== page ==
Plaintiffs cite de Csepel v. Republic of Hungary, 808 F.Supp.2d 113 (D.D.C. 2011), affirmed in part, rev'd in part, 714 F.3d 591 (D.C. Cir. 2013) to support the proposition that the Court may exercise jurisdiction over the South Korean Defendants based upon the U.S. Army's extraction activities, but this case is inapposite. In de Csepel, heirs of Hungarian Jews sued the government of Hungary for failing to return artwork confiscated during World War II by Hungary and Nazi Germany. Id. at 120. The district court held that plaintiffs had alleged a substantial and non-frivolous taking in violation of international law as required under § 1605(a)(3) "based on the active involvement of German Nazi officials in the taking of at least a portion of the Herzog Collection" out of Hungary. Id. at 130. The district court recognized that generally a state's expropriation of the property of its own citizens is not a violation of international law but determined "under these extraordinary facts" that the government of Hungary, through its systematic and extreme deprivation of human rights, had " de facto stripped" all Hungarian Jews of their citizenship rights prior to the seizures at issue. Id . In the present case, by contrast, Plaintiffs neither allege extraordinary circumstances that would have de facto stripped Chun of his South Korean citizenship nor do they contend that any branch of the South Korean government had "active involvement" in the U.S. Army's allegedly unlawful extraction activities.

As Plaintiffs have not sufficiently alleged an exception to the South Korean Defendants' sovereign immunity, the Court allows the motions to dismiss by the South Korean Defendants.

B. Subject Matter Jurisdiction over Claims Against Kim

Kim, an employee of the U.S. Army, moves to dismiss on the basis that judicial review of a claim decision under the US-ROK SOFA treaty is barred by 10 U.S.C. § 2735 and the Administrative Procedure Act ("APA"). D. 71. A claim against Kim in his official capacity is treated as a claim against the United States. This Court cannot exercise jurisdiction over such a suit unless the United States has waived its sovereign immunity explicitly, as "[t]he United States, as sovereign, is immune from suit save as it consents to be sued..., and the terms of its consent to be sued in any court define the court's jurisdiction to entertain the suit." United States v. Mitchell, 445 U.S. 535, 538 (1980) (alteration and omission in original) (citation omitted).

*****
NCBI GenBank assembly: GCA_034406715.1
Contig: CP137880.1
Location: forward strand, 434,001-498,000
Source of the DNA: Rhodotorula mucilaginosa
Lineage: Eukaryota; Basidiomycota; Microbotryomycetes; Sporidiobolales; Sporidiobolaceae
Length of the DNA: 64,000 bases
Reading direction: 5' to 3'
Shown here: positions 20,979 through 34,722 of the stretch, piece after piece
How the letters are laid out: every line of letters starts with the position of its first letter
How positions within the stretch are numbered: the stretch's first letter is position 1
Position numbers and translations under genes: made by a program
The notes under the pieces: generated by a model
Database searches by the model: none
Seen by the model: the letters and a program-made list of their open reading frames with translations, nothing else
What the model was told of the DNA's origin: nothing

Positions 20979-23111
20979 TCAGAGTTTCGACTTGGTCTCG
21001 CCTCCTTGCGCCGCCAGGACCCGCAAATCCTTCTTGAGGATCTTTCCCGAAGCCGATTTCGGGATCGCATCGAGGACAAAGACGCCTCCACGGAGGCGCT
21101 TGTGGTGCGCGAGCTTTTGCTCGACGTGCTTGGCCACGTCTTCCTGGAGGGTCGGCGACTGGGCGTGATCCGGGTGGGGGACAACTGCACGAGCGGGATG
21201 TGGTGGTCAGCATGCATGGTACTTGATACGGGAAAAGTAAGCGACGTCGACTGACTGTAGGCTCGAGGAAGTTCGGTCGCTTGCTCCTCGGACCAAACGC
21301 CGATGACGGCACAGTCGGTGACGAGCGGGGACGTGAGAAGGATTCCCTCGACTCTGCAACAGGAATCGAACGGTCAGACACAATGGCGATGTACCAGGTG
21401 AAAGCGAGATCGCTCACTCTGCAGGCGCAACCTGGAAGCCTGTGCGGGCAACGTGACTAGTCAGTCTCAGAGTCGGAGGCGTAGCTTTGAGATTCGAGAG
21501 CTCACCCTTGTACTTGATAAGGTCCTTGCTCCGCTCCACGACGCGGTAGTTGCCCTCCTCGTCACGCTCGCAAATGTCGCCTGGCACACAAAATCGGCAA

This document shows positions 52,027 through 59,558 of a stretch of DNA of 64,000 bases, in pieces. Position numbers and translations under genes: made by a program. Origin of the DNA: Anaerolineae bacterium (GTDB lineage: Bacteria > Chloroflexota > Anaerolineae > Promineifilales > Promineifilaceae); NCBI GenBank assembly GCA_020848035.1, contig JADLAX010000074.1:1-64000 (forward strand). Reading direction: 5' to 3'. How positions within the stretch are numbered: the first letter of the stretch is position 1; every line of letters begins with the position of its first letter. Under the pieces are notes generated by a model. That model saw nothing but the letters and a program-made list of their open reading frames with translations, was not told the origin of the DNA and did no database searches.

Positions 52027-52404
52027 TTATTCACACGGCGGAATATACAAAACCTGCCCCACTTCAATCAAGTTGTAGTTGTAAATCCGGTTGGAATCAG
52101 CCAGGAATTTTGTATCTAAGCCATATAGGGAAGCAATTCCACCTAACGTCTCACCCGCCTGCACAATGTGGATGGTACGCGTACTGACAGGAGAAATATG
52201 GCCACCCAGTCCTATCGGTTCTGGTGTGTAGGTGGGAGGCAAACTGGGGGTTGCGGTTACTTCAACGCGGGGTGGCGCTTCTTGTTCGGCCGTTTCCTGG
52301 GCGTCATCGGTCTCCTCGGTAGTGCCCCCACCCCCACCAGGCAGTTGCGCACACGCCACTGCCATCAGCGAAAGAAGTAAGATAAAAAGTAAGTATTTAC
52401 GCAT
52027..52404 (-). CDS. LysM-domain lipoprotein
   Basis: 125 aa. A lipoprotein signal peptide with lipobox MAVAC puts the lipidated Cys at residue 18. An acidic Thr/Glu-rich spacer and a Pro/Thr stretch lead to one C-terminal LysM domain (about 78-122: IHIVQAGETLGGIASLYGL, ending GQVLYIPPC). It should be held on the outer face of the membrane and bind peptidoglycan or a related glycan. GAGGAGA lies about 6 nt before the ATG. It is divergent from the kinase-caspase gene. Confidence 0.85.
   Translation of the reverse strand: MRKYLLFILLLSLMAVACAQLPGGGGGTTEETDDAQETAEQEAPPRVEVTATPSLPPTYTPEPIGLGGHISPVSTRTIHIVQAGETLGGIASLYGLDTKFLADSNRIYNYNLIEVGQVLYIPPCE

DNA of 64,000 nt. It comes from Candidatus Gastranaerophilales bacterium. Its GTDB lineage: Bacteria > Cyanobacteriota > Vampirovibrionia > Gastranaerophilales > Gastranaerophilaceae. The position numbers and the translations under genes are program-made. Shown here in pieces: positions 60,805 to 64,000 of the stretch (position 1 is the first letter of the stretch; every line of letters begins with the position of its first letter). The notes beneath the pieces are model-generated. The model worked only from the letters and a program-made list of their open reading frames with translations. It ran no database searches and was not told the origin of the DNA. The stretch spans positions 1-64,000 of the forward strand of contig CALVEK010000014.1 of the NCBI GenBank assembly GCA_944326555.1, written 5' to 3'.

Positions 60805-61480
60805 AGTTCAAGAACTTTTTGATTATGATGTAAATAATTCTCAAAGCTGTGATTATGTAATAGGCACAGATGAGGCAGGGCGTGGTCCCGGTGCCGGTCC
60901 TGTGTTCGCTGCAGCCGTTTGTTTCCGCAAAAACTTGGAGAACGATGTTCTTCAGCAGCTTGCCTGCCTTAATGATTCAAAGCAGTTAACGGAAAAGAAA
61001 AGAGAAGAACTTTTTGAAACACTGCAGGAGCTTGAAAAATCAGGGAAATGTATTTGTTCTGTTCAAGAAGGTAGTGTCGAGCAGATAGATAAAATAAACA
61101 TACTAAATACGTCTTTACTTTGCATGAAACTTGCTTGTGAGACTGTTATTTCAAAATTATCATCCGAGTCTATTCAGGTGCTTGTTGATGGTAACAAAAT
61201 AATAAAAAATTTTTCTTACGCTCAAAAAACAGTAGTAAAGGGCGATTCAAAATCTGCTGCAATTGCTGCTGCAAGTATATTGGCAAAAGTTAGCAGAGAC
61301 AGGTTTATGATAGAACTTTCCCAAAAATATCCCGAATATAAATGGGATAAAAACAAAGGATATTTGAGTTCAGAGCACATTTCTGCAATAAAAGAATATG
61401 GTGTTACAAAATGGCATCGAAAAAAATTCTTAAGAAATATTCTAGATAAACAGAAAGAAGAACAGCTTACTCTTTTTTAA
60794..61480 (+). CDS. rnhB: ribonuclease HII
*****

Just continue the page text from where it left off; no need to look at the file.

Congress waived sovereign immunity for claims arising from international agreements and specifically authorized payments of such claims pursuant to the International Agreements Claims Act, 10 U.S.C. § 2734a. As a preliminary matter, Kim bases his lack of jurisdiction argument on the non-reviewability of final agency decisions pursuant to 10 U.S.C. § 2735, interpreting Plaintiffs' claims as for monetary relief. D. 71 at 8 (providing, "[w]hether the claim was in fact denied by Richard Kim or denied by the ROK, it was a disposition pursuant to the US-ROK treaty authorized pursuant by the International Agreements Claims Act, 10 U.S.C. § 2734a, [and] judicial review is precluded by section 2735"). Plaintiffs clarify in their opposition that they are not seeking monetary relief. D. 82 at 3 (stating that counsel "misunderstood" the Plaintiffs' claim as one for monetary relief and that "Plaintiffs seek correction of [Kim's] arbitrary recommendation"). As such, the Court considers whether it has subject matter jurisdiction over Plaintiffs' equitable claims.